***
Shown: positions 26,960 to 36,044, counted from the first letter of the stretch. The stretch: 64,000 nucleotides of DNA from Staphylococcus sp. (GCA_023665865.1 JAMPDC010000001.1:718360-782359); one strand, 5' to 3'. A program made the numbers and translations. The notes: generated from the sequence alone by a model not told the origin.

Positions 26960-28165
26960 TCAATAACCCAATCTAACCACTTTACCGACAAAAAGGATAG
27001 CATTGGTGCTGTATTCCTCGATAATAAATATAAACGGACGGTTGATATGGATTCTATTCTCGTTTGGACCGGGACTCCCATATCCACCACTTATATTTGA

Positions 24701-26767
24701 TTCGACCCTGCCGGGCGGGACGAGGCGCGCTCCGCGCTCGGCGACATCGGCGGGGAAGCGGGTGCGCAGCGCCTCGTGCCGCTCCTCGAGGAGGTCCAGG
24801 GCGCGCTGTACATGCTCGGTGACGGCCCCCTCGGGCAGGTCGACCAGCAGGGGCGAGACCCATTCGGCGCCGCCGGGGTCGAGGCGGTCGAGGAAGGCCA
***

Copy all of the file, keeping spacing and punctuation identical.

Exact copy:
Shown: positions 26,960 to 36,044, counted from the first letter of the stretch. The stretch: 64,000 nucleotides of DNA from Staphylococcus sp. (GCA_023665865.1 JAMPDC010000001.1:718360-782359); one strand, 5' to 3'. A program made the numbers and translations. The notes: generated from the sequence alone by a model not told the origin.

Positions 26960-28165
26960 TCAATAACCCAATCTAACCACTTTACCGACAAAAAGGATAG
27001 CATTGGTGCTGTATTCCTCGATAATAAATATAAACGGACGGTTGATATGGATTCTATTCTCGTTTGGACCGGGACTCCCATATCCACCACTTATATTTGA

Positions 24701-26767
24701 TTCGACCCTGCCGGGCGGGACGAGGCGCGCTCCGCGCTCGGCGACATCGGCGGGGAAGCGGGTGCGCAGCGCCTCGTGCCGCTCCTCGAGGAGGTCCAGG
24801 GCGCGCTGTACATGCTCGGTGACGGCCCCCTCGGGCAGGTCGACCAGCAGGGGCGAGACCCATTCGGCGCCGCCGGGGTCGAGGCGGTCGAGGAAGGCCA